In a highly unusual ritual compared to other business practices, an employee from the cafe brings a bag of money to the village hall each month to settle the tax bill. There's so much money that a counting machine is needed to verify the stacks.

Under the village's rules, Internet cafes are required to pay a tax equal to five percent of their gross earnings.

When I first heard that a cafe was paying its tax bill in cash, I didn't believe it. The idea just seemed to play too easily into the hands of those who oppose Internet cafes. Ohio Attorney General Mike DeWine and law enforcement officials see Internet cafes as not only illegal gambling operations but as fronts for crime, such as money laundering.

My opposition centers on the fact that Internet cafe sweepstakes games feel too much like slot machine games, which makes them an end run around voters, who only approved slots play at casinos. (This is the result of casino operators and their lobbyists, who wrote the gambling amendment to the Ohio constitution that gives them a monopoly.)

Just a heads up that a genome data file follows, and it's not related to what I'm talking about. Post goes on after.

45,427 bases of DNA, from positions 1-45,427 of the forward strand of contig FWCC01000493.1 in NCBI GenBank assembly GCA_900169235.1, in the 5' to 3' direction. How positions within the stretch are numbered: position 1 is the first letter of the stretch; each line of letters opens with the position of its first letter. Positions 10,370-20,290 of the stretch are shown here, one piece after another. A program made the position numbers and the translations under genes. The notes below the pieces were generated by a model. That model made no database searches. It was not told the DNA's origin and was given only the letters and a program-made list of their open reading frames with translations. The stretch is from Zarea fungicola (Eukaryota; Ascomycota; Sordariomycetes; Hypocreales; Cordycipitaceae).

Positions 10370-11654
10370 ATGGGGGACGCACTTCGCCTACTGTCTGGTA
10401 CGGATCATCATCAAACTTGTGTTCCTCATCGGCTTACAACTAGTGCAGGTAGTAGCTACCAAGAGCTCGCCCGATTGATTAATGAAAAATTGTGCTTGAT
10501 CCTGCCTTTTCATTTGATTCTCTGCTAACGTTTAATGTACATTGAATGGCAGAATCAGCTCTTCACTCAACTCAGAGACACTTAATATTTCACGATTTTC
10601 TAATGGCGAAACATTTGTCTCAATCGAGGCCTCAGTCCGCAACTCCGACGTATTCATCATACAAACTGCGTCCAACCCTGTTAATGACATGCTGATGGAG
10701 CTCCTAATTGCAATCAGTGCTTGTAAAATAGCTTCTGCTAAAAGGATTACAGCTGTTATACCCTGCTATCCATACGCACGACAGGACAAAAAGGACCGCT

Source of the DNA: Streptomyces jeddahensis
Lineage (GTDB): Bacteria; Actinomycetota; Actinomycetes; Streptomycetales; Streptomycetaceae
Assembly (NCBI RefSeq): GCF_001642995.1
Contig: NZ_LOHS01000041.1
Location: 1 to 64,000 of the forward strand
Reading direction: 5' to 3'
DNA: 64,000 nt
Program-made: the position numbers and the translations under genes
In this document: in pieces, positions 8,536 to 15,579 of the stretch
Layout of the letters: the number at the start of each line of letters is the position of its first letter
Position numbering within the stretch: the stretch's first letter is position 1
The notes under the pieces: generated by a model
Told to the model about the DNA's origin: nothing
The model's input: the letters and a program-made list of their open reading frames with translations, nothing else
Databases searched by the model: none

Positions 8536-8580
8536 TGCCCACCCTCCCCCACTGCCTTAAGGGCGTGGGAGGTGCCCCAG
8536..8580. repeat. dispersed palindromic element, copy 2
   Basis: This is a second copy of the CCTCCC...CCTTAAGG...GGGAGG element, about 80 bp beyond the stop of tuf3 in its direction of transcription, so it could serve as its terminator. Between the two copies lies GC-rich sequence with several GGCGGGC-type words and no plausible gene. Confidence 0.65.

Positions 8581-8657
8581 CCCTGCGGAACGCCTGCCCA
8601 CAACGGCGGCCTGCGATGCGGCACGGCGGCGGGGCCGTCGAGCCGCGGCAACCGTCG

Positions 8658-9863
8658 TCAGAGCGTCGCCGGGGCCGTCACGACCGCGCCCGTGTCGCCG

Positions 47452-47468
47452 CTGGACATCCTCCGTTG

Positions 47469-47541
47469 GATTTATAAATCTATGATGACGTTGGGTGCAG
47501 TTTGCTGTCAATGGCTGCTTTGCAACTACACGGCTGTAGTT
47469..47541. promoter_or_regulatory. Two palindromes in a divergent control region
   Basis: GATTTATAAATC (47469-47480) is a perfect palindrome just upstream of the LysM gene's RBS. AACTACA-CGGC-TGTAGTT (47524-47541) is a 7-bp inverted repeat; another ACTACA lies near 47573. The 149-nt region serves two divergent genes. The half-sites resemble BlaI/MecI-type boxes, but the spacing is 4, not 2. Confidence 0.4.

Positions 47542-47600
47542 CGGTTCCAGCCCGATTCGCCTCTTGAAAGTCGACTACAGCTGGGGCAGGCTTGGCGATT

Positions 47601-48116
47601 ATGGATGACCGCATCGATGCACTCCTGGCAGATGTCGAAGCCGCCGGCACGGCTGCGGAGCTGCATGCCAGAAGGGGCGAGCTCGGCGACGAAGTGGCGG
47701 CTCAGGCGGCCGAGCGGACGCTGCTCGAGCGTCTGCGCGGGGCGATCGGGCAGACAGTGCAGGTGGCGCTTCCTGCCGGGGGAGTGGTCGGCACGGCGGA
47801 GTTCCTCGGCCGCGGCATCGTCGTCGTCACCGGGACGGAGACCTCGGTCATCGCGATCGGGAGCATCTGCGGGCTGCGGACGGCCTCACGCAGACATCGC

I've seen Internet cafes first-hand and found them more akin to a noisy library than a backroom poker operation filled with smoke and rowdy players with stacks of cash. But DeWine and others insist the unseen aspects of the operation are the problem, which brings me back to the cash.

Paying taxes in cash each month hurts the image of the Internet cafes screaming to be treated as legitimate businesses. Most legitimate businesses don't pay bills with bundles of cash.